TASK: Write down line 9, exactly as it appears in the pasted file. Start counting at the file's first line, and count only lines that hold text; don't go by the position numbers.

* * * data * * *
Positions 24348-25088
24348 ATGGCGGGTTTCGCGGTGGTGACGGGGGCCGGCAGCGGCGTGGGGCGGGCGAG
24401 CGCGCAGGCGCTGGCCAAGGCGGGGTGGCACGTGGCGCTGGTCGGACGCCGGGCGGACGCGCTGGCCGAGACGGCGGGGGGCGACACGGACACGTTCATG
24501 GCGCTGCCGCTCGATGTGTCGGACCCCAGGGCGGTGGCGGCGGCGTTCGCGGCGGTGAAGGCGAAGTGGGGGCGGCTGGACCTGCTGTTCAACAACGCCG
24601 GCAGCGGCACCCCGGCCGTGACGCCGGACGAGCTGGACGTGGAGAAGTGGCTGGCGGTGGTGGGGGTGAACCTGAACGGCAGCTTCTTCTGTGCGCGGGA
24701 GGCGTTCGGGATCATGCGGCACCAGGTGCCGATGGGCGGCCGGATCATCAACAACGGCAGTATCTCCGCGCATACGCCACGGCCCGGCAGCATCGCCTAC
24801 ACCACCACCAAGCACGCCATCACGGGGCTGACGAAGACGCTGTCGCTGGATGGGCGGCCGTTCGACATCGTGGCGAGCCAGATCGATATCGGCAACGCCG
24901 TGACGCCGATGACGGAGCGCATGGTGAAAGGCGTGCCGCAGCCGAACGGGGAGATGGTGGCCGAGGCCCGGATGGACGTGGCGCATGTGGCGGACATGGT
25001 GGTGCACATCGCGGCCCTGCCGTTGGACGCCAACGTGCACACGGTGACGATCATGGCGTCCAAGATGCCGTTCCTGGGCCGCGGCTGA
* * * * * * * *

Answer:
25001 GGTGCACATCGCGGCCCTGCCGTTGGACGCCAACGTGCACACGGTGACGATCATGGCGTCCAAGATGCCGTTCCTGGGCCGCGGCTGA